One day on last year’s Advent Calendar I played two songs that were very much in reflective mode. For me, they worked well as a complementary pairing, so I thought I’d partner them again this year. It is the weekend, after all, and perhaps time to relax and recharge our batteries. Nether were new choices even last year, but both are great and I think they merit their repeat airings. I would apologise for that but even if you remember them I’m hoping you agree with me. Neither has been released as a single, so they probably aren’t widely known – that improves my chances! I am also giving you a bonus today: I’ve decided to share again the entire set of the four wonderful Hafod Hardware ads, and am beginning today with their first, from 2017.
This first one is from one of my favourite musicians. I’m not a particularly religious person, but I can appreciate that the meaning of this time of year may have become a little lost. Here’s a reminder:
The video that someone has compiled for this track is inspired. The images match perfectly with the beauty of Jackson Browne’s lyrics, which should prompt us all to consider our beliefs and our behaviours. Religion can be a wonderful support for people, but it can also be damaging and divisive. In a world which has so much division we need to heed lessons like this one. Although this was Jackson’s song it first appeared as a guest performance on The Bells Of Dublin, an album of seasonal songs released by The Chieftains in 1991. This song was first released under Jackson’s name as a single in 1997, to promote his first ‘Best Of’ album, The Next Voice You Hear: I think it is stunning.
Today’s second song is from another of my favourites. This one is actually a retelling of the Nativity and is also accompanied by a lovely video that has been made for it by a fan:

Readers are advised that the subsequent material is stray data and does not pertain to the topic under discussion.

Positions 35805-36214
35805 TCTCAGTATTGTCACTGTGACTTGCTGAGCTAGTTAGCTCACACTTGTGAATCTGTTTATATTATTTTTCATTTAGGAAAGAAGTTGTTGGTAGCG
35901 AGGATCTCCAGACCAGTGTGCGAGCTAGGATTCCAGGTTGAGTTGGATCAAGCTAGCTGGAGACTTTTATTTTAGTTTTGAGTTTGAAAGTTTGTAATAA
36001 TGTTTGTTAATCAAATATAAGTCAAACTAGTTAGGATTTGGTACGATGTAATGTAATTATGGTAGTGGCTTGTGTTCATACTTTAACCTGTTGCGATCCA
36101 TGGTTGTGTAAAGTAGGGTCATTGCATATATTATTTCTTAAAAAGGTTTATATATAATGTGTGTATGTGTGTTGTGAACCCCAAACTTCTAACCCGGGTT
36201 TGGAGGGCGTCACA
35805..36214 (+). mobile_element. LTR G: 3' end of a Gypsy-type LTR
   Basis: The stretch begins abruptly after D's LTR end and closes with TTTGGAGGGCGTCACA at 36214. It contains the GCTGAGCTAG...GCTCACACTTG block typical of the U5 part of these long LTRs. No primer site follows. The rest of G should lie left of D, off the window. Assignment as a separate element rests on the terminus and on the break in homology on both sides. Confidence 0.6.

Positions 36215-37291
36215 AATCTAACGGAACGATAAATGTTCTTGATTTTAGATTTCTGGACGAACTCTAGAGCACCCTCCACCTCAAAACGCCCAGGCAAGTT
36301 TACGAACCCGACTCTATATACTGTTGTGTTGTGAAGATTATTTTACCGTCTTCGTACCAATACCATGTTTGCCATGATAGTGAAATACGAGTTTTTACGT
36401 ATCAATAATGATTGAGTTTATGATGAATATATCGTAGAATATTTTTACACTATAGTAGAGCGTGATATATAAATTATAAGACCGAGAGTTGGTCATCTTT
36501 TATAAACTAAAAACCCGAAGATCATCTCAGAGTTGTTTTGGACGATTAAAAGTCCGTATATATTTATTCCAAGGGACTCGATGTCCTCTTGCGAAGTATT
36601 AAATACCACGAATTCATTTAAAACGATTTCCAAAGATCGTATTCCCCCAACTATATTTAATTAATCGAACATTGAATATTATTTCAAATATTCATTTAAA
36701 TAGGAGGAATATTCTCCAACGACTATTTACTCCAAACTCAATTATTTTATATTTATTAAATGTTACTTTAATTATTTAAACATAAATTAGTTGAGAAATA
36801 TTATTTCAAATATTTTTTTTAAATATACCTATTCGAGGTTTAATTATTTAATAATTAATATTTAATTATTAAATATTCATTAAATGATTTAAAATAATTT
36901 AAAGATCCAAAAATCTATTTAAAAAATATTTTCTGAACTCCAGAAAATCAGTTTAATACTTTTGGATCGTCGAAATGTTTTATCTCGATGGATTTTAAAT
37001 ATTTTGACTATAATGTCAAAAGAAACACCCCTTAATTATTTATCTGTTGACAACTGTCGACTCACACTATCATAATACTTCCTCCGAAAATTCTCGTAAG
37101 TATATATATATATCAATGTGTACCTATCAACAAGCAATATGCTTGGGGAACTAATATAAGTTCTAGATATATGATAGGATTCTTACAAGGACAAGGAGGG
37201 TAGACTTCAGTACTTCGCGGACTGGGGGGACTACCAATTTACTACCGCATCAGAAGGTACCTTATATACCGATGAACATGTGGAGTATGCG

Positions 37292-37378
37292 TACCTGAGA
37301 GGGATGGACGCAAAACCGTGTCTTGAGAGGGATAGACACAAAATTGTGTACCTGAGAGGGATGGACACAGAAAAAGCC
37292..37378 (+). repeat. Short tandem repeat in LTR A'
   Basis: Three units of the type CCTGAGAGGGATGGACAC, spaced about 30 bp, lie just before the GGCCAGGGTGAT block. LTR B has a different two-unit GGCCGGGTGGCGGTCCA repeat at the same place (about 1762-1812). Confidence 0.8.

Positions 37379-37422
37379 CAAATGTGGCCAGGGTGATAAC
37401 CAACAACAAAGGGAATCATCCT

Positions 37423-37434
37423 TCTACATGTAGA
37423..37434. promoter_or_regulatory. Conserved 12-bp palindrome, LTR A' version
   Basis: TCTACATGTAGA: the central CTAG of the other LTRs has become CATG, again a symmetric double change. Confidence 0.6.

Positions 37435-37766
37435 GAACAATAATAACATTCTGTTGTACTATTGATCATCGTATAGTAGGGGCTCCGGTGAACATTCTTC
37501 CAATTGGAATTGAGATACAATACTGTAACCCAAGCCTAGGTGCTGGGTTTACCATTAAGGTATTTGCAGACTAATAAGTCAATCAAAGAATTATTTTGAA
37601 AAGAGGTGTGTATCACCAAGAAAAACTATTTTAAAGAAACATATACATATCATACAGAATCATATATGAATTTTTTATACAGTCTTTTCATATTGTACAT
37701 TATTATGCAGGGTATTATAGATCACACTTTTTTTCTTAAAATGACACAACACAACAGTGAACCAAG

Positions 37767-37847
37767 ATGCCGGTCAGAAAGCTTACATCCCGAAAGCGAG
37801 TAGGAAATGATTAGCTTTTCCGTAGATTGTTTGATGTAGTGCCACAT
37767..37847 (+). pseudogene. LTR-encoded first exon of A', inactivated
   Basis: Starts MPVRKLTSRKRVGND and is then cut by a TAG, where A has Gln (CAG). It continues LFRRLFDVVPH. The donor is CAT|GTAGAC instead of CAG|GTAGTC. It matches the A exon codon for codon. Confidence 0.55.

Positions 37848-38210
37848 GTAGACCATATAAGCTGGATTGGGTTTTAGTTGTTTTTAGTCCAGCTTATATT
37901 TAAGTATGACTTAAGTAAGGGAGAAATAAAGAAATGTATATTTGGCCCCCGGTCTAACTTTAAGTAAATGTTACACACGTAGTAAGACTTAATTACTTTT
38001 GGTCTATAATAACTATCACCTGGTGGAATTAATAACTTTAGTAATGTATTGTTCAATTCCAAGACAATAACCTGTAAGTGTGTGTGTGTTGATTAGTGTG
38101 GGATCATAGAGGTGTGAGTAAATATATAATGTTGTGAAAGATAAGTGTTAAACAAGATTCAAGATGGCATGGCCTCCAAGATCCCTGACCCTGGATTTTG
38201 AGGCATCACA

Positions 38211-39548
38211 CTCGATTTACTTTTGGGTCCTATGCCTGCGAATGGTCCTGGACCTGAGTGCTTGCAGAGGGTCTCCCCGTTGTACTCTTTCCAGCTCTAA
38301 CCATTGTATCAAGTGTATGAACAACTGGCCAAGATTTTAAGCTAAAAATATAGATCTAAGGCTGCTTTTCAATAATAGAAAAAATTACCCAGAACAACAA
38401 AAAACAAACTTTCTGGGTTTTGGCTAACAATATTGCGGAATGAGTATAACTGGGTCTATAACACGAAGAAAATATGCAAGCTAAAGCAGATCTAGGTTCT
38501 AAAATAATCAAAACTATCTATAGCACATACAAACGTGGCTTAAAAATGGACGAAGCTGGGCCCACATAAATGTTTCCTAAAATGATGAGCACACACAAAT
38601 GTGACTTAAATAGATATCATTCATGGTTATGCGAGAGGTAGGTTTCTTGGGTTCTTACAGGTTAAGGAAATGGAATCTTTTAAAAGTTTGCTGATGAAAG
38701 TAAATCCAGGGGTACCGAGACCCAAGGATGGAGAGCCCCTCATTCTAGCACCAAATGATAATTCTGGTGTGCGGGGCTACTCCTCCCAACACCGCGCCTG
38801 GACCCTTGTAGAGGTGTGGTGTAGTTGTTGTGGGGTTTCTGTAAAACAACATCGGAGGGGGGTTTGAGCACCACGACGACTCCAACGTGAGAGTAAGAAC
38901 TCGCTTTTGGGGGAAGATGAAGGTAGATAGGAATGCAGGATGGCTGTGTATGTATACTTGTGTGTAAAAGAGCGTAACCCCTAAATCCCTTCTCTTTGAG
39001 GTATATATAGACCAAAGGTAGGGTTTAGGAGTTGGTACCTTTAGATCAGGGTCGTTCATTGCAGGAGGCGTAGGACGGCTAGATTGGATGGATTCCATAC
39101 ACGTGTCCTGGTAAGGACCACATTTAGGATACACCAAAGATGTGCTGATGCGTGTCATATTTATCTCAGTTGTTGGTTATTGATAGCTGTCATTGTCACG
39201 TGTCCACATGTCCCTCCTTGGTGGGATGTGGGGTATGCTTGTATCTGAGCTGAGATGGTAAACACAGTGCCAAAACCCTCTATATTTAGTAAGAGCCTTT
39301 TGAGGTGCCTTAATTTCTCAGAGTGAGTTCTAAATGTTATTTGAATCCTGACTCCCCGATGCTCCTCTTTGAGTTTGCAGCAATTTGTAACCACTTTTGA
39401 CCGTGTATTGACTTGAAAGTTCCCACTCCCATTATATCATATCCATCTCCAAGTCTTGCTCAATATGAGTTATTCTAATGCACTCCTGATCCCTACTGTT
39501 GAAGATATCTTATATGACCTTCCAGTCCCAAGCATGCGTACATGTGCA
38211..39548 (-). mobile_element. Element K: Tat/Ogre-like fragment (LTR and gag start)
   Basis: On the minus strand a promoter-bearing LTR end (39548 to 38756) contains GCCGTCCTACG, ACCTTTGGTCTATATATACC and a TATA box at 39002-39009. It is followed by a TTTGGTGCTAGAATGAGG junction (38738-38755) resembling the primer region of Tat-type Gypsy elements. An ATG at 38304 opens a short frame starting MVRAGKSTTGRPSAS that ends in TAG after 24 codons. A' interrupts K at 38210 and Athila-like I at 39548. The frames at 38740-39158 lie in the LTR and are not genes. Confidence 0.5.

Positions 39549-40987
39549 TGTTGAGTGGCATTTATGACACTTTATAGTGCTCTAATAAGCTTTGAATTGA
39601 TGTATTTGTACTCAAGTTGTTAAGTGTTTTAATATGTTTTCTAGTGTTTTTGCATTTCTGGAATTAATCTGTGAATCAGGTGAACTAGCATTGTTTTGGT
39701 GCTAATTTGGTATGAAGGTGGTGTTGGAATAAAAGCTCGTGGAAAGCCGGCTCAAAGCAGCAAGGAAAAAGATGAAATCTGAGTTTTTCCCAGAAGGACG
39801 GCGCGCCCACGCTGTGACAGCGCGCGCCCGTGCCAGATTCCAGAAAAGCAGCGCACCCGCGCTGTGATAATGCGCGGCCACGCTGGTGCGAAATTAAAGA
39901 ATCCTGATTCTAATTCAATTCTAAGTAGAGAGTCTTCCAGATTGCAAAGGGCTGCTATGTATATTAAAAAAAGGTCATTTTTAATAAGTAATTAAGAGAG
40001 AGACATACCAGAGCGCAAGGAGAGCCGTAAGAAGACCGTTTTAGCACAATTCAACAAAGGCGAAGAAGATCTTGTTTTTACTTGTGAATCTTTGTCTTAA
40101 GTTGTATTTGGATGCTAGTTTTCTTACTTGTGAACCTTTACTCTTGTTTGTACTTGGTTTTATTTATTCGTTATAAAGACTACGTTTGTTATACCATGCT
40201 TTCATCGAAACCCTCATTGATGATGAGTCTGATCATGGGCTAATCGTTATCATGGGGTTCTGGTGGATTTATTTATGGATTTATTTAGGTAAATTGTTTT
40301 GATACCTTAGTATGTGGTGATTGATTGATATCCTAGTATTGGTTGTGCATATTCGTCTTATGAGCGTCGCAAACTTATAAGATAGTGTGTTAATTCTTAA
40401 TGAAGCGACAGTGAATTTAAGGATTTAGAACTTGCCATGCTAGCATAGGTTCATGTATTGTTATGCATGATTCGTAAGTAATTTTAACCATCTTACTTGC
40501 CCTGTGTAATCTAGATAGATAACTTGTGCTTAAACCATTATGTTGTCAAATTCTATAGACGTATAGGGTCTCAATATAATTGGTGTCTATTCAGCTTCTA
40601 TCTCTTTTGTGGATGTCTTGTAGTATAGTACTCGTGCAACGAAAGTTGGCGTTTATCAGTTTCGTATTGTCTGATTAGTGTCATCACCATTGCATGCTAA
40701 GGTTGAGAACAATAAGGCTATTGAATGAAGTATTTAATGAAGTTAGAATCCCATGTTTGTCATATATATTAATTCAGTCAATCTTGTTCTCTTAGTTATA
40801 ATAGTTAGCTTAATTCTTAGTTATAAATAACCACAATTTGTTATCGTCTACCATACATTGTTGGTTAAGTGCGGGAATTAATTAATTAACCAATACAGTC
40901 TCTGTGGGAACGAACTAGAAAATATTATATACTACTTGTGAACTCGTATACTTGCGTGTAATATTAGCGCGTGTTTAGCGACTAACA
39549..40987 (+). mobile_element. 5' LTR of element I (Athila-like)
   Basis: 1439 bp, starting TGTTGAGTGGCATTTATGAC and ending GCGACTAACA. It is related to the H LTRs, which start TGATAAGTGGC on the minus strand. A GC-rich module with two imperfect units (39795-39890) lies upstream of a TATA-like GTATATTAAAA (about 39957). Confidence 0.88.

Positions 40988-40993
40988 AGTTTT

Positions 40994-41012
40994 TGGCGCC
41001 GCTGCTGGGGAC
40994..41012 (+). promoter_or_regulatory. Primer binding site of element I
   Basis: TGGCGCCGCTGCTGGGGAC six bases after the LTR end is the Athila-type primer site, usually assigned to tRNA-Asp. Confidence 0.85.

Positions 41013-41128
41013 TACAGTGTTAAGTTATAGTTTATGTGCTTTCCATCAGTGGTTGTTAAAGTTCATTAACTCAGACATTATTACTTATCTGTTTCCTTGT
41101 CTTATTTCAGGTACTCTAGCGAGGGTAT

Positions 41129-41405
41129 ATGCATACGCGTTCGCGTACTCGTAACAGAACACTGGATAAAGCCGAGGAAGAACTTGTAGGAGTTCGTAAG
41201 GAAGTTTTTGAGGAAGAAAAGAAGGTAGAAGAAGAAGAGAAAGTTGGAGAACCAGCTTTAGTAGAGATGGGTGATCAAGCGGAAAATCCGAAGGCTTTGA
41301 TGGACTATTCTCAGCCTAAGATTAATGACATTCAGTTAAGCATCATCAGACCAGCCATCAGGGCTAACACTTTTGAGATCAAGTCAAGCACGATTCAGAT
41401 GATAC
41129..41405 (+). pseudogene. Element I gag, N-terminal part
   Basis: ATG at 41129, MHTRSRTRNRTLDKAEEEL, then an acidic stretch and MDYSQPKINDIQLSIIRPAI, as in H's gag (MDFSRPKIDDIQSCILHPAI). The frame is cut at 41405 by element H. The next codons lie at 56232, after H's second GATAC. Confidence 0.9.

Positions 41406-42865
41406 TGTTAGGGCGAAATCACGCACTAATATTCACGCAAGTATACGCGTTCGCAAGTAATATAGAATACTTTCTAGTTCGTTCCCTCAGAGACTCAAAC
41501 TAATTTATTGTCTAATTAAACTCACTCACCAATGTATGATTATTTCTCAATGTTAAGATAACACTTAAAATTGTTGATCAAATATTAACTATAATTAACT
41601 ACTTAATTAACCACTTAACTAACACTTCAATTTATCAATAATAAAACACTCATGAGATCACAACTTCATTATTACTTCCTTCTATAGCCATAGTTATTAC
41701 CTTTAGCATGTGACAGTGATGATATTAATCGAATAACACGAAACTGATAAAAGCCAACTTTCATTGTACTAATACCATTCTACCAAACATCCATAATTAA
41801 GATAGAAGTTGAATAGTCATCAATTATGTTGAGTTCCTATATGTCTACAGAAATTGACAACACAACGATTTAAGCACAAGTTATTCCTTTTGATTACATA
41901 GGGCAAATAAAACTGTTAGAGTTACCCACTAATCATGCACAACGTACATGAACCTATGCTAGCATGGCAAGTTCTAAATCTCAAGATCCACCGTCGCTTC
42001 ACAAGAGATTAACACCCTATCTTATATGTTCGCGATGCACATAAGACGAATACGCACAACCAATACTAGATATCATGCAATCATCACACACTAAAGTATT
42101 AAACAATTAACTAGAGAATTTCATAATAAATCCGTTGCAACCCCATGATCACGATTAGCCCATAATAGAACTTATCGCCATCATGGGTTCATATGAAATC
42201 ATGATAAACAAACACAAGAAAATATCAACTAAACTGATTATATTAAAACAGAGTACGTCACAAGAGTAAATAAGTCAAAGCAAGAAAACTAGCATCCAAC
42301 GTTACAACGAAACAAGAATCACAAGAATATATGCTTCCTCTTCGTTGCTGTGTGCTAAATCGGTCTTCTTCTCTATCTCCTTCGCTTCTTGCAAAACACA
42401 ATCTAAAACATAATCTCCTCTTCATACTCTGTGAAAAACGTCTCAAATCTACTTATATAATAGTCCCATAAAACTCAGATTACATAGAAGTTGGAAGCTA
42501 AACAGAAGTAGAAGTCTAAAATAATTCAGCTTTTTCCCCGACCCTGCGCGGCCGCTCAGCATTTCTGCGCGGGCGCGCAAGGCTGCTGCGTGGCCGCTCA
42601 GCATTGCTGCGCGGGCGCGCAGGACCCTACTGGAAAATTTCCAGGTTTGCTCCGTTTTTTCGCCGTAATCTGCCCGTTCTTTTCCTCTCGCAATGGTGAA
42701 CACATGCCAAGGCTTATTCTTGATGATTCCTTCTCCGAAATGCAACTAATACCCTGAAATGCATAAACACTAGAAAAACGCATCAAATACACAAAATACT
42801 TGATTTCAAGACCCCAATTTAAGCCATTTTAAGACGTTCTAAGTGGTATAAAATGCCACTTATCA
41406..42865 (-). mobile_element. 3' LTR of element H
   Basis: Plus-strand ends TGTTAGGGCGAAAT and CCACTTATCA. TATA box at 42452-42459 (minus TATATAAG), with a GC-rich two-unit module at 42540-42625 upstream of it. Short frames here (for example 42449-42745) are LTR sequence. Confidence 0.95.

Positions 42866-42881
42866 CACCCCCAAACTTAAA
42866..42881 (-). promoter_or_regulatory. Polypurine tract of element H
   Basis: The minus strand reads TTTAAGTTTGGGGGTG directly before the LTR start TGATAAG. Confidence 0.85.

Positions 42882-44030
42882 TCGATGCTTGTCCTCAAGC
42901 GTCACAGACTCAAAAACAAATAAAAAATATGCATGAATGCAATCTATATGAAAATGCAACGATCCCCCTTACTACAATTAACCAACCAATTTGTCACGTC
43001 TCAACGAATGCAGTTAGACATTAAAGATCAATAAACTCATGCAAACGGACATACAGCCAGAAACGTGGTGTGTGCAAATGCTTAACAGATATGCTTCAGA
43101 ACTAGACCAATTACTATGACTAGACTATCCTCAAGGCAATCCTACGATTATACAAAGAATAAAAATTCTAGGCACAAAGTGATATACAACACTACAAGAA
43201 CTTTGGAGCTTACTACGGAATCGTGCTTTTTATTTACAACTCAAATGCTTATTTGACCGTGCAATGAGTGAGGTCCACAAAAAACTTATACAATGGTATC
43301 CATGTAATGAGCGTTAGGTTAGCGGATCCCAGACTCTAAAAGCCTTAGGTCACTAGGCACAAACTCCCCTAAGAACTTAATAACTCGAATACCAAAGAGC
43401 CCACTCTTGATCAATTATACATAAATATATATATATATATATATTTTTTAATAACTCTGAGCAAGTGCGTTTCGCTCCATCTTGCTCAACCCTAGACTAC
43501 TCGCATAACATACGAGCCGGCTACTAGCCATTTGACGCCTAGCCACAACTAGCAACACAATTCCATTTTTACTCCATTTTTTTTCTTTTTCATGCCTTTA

As I said, I’m not religious but the first time I heard this was while I was driving. I had to pull over, as it isn’t really safe to drive when tears are springing to your eyes. It still has that effect on me: even more so when I played it last year, as I was awaiting nervously the birth of my second granddaughter – who celebrates her first birthday this coming Thursday. This was the closing track on Steve Earle’s third album, Copperhead Road: I’ve always loved the album, which is probably still my favourite of his, though it has some stiff competition! The harmony vocals are from Maria McKee, formerly of the band Lone Justice, and who is best known in the UK for her 1990 #1 hit Show Me Heaven.
I promised you a rerun of the Hafod Hardware saga. You may recall that they went viral a couple of years ago with one of their Christmas ads: no mean feat for a local shop in a small town in mid-Wales. This is from 2017, when it all began:
Like all of them, that is lovely in the simple but very effective way in which it conveys its message, and it still brings a tear to my eye when I see it again now. It also has that nice little nod in the direction of The Two Ronnies, which might be more meaningful for British readers than others – if you need a clue, here is their sketch. As I have said before, I think Hafod Hardware really do put to shame the big budget extravaganzas that most of our retailers indulge themselves in. As with all of their ads, the music is from the beautiful voice of Andrea Von Kampen.
That’s all for today, apart from my usual parting shot:
See you again tomorrow, with the first of this year’s Advent Sunday specials🪅